Funeral Mist
Maranatha

For reasons beyond my comprehension, the second full length album from Funeral Mist (now comprised solely of Arioch) has received a large amount of criticism and negative response. Whether it’s the fact the album was unleashed without warning 6 years after the highly regarded Salvation, that Necromorbus is no longer on drums, or that Arioch has taken his twisted vocal delivery to even more demented levels or even that the album has a cleaner production and more moments of experimentation and atmospherics, I’m not sure. Either way, screw the haters, as I happen to find Maranatha a blistering example of venomous psychosis and one of 2009s very best black metal releases.

Admittedly, Maranatha isn’t on the same Marduk levels of continual speed, but that is what makes Maranatha far more interesting and disturbing. While seething, traditional slices of tremolo picked savagery like opener “Sword of Faith” and vitriolic epic “Anathema Maranatha” will still appease the fans of Salvation, it’s the albums more varied, lengthier and atmospheric tracks that gloss Maranatha with a sense of sickly menace and while these are arguably the sticking points for the spike clad naysayers, for me, they make the album and take it to new levels.

It’s not like the album is drenched in cheesy synths or long wandering ambient tracks, but rather well placed moments of experimentation or atypical black metal structures. For example the slow lurch and choirs of “White Stone”, majestic, droning closer “Anti Flesh Nimbus” and the 11 minute repetitive mid paced march and horns of “Blessed Curse”, the likely reasons of all the fan boy hate, give the album some dread and character amid the searing black metal moments (of which there are plenty- trust me). Then closing moments of the otherwise scorching “Jesus Saves!”, the church choirs of “A New Light”, the haunting female chants in the mid section of “Living Temples” when migled with the razor sharp black metal, simply drip with and paranoia and nervous ambience rather than piecemeal injections.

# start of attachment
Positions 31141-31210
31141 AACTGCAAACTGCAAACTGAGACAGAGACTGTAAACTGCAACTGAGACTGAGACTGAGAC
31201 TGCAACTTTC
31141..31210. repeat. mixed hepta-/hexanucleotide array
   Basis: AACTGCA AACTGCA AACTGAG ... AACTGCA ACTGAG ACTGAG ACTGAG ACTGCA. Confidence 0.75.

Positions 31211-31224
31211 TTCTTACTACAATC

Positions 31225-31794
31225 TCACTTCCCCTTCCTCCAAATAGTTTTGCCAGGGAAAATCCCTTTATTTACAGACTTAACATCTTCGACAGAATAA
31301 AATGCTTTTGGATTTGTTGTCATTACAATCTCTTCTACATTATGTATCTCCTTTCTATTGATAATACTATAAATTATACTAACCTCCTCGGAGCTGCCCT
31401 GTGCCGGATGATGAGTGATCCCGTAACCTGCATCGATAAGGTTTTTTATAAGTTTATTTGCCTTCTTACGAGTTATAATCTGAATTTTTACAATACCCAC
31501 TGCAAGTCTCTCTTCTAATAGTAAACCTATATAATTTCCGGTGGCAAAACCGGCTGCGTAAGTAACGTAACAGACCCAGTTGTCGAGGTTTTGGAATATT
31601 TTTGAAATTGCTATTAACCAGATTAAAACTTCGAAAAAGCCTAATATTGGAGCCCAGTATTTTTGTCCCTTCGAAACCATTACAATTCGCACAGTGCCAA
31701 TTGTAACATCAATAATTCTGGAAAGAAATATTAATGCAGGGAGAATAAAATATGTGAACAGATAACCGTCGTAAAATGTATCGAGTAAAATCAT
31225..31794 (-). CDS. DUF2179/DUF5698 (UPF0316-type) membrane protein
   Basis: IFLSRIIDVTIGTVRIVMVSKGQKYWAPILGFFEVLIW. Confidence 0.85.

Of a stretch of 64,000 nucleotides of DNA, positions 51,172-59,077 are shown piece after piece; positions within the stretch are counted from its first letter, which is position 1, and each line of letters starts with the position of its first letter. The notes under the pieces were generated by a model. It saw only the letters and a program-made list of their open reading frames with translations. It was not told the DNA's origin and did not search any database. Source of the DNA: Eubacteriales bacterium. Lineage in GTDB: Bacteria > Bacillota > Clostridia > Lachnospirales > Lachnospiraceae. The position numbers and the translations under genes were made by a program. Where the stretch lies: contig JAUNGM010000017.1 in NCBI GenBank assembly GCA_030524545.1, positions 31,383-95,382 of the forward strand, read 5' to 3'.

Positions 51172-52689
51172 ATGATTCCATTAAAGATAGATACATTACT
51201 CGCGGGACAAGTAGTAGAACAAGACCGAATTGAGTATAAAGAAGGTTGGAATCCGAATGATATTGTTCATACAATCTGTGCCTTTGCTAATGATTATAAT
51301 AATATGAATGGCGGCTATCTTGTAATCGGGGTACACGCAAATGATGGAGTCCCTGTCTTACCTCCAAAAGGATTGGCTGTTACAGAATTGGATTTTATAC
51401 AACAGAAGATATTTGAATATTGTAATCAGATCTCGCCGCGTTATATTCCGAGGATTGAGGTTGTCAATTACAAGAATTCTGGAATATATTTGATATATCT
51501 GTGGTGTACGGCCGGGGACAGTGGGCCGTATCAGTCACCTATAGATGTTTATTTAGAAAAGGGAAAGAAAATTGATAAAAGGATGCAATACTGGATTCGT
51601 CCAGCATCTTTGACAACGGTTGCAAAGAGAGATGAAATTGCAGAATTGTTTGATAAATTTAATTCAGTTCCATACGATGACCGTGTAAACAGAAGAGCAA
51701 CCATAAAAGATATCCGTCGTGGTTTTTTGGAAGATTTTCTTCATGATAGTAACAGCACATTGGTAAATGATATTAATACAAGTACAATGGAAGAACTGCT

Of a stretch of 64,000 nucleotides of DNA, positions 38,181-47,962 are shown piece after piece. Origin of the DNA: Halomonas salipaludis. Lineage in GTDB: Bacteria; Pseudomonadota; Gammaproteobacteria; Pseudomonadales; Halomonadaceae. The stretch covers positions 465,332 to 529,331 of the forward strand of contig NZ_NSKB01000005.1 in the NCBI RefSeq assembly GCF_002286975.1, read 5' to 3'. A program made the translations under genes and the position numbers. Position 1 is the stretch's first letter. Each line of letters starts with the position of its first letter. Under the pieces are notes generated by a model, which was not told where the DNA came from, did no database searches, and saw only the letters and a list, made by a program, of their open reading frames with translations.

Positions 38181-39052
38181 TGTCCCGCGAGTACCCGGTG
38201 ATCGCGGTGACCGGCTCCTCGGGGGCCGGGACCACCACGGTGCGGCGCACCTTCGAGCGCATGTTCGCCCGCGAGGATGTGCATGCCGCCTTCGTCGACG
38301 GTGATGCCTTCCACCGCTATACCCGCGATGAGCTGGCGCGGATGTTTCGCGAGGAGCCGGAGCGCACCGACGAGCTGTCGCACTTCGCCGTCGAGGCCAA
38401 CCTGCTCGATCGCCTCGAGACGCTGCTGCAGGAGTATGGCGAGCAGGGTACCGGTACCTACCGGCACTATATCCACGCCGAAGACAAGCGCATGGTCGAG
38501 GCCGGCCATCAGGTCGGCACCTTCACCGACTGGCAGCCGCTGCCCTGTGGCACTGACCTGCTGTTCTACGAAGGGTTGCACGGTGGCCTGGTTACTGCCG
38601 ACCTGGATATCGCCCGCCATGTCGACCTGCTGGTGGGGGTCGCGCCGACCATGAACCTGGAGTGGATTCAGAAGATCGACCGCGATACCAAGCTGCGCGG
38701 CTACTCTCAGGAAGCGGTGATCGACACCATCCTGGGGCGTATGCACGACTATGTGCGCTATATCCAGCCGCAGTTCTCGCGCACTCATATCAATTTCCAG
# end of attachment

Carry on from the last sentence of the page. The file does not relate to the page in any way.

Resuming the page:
Of course, Arioch’s performance has also been the subject of criticism I’ve seen. Again, I don’t see why. His deviation from standard rasps that veers into groans, screams, wheezes, shouts, squeals, spoken words and just flat out vocal demented histrionics all add to the overall presence and occult, mystical, esoteric yet poisonous feel of the album, and album that shows Arioch rising above the usual black metal paradigms and delivering his own unique take on black metal regardless of expectations of past glories.

My gut feeling tells me that after this initial negative buzz dies down, and people take Maranatha on its own merits and let it sink in,  in a few years we might be looking back on Maranatha with the same reverence and dare I say ‘classic’ status as Salvation.

[Visit the band's website]
Written by Erik T
May 13th, 2009

Comments

  1. Commented by: Shane

    The cover art is disgusting.


  2. Commented by: slimylimey

    Great review Erik. I totally agree with you in that I just don’t get why this album has received so much criticism. This stuff is pure evil and its the best album so far this year as far as I’m concerned.


  3. Commented by: slaveborn

    awesome record. I don’t want to wait 6 years for another


  4. Commented by: Grist

    I’m pretty sure Maranatha is a brand of organic peanut butter.


  5. Commented by: Blog › Teeth of the Divine Staff Picks of 2009 › Teeth of the Divine

    […] 14. Funeral Mist – Maranatha […]


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